Clio -- I assume that anyone over the age of 5 who's following a breaking tabloid story takes more or less everything that comes up with a grain of salt! Besides, you did notice that "appears to be" that I was careful to insert into that paragraph? ...

Posted by: Michael Blowhard on March 20, 2008 7:49 PM



All right, Michael, point taken!

Posted by: alias clio on March 20, 2008 7:55 PM



Well, call them temple prostitutes or something else -- the ancient version of Alexandra Dupre. Stunning girls who would ingratiate themselves with the powerful to milk them for both genes and material support.

That's the good thing about evolutionary theories -- the nitty gritty may not be important. Whether they were at a "temple" with the "priestly caste" or with some other group of powerful smarties, the effect is the same. Maybe they're called courtesans rather than prostitutes; again, the effect is the same.

Point is: happened there for much longer than in Finland.

I don't think this is the only reason, which is why I said it's part. Belly dancers are another example of the female performer who gets genes and material support from a powerful guy. Also has gone on longer in the Fertile Crescent than in Finland.

I'd have to look more into ancient history to get enough of a feel of it to do a back of the envelope calculation, but it wouldn't take much for 3000 - 4000 years of this to raise the looks of the region by the equivalent of, say, half an inch for height.

Just think of it in caricature form: powerful elite keeps a large harem (de facto or enforced), and survival of offspring depends on amount of material support they get (true everywhere agriculture is adopted), so that the kept women's kids do better than the kids of a farmer / forager couple, who are always on the brink of starvation.

On what basis are the powerful going to choose their kept women? Just ask Genghiz Khan. Even when the powerful choose smart women for wives at later stages in civilization, they still mess around as much as possible with ambitious pretty young things.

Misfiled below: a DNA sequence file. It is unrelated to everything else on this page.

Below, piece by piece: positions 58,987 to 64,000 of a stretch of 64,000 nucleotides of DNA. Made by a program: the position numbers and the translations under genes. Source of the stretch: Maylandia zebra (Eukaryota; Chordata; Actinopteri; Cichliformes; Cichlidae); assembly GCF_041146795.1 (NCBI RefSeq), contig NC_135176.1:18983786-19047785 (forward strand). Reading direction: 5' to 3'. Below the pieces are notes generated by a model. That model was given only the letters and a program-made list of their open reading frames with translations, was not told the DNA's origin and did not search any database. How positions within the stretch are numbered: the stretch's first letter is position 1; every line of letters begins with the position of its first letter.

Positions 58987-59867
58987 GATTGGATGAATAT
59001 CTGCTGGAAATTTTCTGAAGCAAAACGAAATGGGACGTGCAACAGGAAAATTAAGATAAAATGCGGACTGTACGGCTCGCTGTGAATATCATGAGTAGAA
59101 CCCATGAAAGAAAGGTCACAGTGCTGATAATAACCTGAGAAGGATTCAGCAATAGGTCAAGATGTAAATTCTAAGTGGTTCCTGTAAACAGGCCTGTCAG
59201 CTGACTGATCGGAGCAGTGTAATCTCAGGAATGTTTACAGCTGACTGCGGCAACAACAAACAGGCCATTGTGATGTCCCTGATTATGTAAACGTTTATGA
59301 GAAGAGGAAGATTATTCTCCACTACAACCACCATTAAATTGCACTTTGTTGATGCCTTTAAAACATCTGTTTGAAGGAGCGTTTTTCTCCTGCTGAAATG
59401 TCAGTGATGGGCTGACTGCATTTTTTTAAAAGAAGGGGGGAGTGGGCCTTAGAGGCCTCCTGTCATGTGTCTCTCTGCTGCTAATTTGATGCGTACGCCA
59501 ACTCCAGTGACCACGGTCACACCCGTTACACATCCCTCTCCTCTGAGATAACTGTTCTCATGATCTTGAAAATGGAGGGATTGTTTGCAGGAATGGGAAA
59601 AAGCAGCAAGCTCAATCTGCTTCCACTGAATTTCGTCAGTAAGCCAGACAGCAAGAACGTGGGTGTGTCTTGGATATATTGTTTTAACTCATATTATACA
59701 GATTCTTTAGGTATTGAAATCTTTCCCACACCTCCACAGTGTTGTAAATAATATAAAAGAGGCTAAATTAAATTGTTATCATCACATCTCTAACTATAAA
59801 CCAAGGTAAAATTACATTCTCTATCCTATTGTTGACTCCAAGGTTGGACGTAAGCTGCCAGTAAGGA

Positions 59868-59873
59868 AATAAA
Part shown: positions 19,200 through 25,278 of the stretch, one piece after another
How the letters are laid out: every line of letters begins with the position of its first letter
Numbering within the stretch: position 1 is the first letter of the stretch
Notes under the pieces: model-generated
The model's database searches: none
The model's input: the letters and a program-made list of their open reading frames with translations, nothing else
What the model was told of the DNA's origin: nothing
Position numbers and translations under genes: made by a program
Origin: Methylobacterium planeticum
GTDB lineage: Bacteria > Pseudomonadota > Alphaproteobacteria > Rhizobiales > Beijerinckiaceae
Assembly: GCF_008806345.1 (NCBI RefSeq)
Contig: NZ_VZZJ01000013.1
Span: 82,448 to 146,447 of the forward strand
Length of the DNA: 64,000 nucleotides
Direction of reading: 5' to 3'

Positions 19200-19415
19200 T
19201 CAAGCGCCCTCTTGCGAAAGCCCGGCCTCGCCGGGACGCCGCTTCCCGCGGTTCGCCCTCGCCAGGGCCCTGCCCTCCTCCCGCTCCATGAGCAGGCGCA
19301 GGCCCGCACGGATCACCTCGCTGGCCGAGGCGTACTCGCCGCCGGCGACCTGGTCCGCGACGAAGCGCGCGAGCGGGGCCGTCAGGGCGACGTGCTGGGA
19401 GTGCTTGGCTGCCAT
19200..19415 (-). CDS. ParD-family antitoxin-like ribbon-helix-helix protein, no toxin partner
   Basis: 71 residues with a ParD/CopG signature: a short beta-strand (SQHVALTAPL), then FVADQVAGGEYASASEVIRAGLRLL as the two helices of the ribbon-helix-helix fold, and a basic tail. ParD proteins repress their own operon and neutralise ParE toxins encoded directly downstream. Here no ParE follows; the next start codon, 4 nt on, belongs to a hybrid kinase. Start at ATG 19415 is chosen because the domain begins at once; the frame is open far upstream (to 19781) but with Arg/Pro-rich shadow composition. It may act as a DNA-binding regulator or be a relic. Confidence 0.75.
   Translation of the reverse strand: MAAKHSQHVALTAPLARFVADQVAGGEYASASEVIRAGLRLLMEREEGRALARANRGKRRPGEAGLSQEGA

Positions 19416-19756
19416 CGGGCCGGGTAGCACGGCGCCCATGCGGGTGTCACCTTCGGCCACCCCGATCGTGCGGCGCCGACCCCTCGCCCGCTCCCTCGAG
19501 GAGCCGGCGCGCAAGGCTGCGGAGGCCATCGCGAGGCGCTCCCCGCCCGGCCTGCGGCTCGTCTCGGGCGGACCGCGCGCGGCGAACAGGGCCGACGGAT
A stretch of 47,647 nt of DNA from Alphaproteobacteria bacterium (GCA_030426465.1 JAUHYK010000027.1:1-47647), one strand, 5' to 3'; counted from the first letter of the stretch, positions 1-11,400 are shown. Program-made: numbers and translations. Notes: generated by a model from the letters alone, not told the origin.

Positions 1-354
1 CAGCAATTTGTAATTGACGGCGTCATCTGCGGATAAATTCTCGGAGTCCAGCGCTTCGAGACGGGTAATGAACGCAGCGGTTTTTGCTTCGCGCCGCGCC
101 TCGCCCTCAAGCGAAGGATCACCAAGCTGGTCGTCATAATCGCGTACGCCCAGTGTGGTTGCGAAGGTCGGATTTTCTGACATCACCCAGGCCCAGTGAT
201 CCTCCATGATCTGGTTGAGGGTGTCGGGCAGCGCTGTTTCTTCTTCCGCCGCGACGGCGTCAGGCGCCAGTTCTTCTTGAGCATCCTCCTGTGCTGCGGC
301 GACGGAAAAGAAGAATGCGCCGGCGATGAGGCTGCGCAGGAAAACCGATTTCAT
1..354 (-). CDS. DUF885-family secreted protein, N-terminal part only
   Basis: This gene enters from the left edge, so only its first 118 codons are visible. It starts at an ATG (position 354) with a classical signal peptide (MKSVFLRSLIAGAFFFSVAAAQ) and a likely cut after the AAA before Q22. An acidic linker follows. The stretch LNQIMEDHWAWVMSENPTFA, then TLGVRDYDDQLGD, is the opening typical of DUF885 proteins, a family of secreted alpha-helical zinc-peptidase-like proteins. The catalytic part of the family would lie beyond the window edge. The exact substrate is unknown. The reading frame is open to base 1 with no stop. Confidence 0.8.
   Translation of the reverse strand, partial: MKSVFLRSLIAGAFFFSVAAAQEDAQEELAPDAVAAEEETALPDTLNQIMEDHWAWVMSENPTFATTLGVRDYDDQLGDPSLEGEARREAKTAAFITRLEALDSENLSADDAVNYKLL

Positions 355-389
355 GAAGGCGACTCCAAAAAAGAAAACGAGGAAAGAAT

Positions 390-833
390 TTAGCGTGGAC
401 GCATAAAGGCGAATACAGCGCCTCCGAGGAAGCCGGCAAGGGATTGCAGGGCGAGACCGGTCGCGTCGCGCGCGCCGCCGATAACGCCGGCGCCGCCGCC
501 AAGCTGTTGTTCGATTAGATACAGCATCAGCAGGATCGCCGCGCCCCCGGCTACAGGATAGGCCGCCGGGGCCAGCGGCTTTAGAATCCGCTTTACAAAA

Posted by: agnostic on March 20, 2008 9:44 PM



"So the girls -- instead of pitching themselves into the kind of horror-movie, crazy-theater, strip-and-bleed productions that might mean actual jobs and paychecks, and even win them fans -- wind up doing nothing, or, even worse, doing lots of really boring work.

Result #1: The actresses don't make a mark -- and then the clock ticks a few more times, and their moment has passed. They haven't made fools of themselves, sure, and they haven't done anything they'll regret later -- but they also haven't done any memorable work, and they haven't made it as performers either."

There's a documentary, Some Nudity Required that is relevant. While acting in "horror-movie, crazy-theater, strip-and-bleed productions" might yield a living wage, at least until a woman's looks are gone, as these kind of bottom of the barrel productions use actresses solely for their sex appeal, it is likely to be degrading, dispiriting work that is a professional dead end. That's probably why agents disrecomend it. The wages are low, maybe even nonunion, which doesn't net an agent much, unless they have a lot of girls as clients.

Posted by: Peter L. Winkler on March 20, 2008 10:37 PM



This has to be part of the reason why there's such a high proportion of hot and above-avg IQ females where the ancient civilizations were: Italy, Turkey, Greece, Iran, Near East, northern India, etc.

What evidence do you have for the "high proportion" part? IQ scores in those areas aren't any higher than in, for instance, northern Europe or East Asia, and in some cases are lower. Are women in those areas particularly "IQ endowed?"

As for the hottness factor, that's too subjective to be useful.

Posted by: Peter on March 20, 2008 10:38 PM



Peter L.W. -- So true. On the other hand, there's also Jaime Pressley, who started out showing a lot of t&a in "Poison Ivy 3" and now has a nice network gig, and Barbara Crampton, who started out doing Stuart Gordon campy-shockers and wound up with a long run on (I think) "Dynasty." It's a fine line, god knows, and I do sympathize with the performers' worries about it. At the same time, I think they over-worry it. Better to take a chance and lose than not to take the chance at all, it seems to me. As for the girls trapped forever in low-rent horror (Julie Strain, Misty Mundae, etc), my impression is that many of them aren't really actresses -- that if they weren't working in low-rent horror they'd be working as strippers. (Nothing wrong with that!) But as you point out, it's a very dicey business, no matter which direction you head in. Unless you're Meryl Streep, of course, and everything just kinda falls into your lap.